This Woman is a Secret Purger; Have You Ever Thrown Up, or Tried To?

Georgie has been keeping her purging a secret, from everyone. Until now.

We don’t talk about purging very often on HealthyGirl.org. But it’s something a lot of us have dealt with—or at least tried out—in the past. Here, Georgie shares her Real Story. After reading, feel free to share anything it triggers for you. xo…Sunny

When I was growing up, kids called me names like string pole and skeleton. I was naturally skinny, and no matter what I ate or did, my weight stayed low. I was just skin and bones. I had no curves, no hips or thighs, no boobs, nothing. I remember being in the eighth grade, and listening to the other girls in my class complain about their periods. I prayed every day I would get mine too so I could be like them, and finally know what it was like to be a ‘woman’. I was so disappointed because I didn’t get my period until my freshmen year of high school. Although I was skinny and bony, it didn’t bother me much because I was still innocent and uncorrupted when it came to body image. I didn’t obsess about my body or why it was this way. After all people often told me how lucky I was that I could eat what I wanted, and not seem to gain an ounce of weight. But little did I know that my body was about to change.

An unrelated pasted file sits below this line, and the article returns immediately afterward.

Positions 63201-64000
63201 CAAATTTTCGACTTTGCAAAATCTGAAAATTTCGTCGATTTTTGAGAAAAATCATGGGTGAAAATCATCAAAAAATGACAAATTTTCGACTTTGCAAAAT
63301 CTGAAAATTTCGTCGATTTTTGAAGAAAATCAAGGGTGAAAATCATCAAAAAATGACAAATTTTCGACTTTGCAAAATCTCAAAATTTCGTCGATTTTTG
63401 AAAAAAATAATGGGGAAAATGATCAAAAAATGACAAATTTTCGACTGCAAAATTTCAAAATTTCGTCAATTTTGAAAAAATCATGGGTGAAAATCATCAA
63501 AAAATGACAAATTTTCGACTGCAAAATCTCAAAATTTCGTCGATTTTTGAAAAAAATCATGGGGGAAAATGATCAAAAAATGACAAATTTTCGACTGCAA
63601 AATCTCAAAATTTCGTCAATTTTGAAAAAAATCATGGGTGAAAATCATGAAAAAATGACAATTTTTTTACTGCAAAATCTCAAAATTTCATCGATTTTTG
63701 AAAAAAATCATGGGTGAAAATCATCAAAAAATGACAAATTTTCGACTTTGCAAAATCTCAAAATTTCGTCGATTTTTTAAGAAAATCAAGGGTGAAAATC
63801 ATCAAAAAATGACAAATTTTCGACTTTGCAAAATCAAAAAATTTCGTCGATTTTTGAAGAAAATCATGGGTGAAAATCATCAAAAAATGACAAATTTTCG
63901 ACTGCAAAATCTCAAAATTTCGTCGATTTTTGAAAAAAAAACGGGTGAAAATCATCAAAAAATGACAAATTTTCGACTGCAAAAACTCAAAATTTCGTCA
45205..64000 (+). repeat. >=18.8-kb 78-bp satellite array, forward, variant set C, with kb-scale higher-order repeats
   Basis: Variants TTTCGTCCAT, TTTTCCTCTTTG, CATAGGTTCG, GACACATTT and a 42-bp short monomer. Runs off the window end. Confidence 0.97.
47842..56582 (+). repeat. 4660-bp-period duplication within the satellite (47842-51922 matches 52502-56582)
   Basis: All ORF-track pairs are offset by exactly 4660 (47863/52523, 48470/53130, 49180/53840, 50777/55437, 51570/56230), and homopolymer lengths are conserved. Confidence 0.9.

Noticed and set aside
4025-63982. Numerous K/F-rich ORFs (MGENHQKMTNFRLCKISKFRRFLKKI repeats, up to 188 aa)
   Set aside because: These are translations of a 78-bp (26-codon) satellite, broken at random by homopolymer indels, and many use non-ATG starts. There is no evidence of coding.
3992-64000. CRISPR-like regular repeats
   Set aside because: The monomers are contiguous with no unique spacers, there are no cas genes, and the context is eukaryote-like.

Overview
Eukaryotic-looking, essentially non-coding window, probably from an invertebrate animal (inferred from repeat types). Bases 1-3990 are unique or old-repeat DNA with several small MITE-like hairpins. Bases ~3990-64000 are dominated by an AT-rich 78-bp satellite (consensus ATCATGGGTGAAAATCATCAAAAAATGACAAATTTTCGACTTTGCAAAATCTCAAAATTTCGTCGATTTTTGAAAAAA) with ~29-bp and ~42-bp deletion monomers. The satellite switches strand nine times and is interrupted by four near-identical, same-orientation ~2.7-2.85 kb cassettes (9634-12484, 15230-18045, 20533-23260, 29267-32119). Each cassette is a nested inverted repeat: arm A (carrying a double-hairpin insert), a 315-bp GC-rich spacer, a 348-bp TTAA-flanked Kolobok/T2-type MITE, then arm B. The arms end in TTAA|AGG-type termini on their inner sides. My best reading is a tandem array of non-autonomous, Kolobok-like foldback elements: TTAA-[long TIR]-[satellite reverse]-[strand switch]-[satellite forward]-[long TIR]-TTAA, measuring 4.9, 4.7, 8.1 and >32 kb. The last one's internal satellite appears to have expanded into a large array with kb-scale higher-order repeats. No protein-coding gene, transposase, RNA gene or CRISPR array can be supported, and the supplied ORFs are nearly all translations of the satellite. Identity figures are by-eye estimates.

Halfway through my high school education, my thin frame suddenly blossomed into a curvy woman’s body. My metabolism slowed down significantly, and gave me some junk in the trunk. I watched helplessly in the mirror as my weight shifted, and my body became unrecognizable. In an effort to comfort myself, I began binge eating on junk food. As I was stuffing my face, everyone else was watching my body become heavier. Once I ate so much that I had to rush to the bathroom to throw up because my stomach couldn’t hold any more. It wasn’t long before the comments started coming from family and friends: “You need to start exercising”, or “You can’t eat anything you want anymore, look at where it’s going.” I was shell shocked. The naturally skinny girl couldn’t eat what she wanted anymore without it showing on her body? How was that even possible?! I felt scrutinized in every way at home and at school. I started wearing baggy clothing to conceal my curves.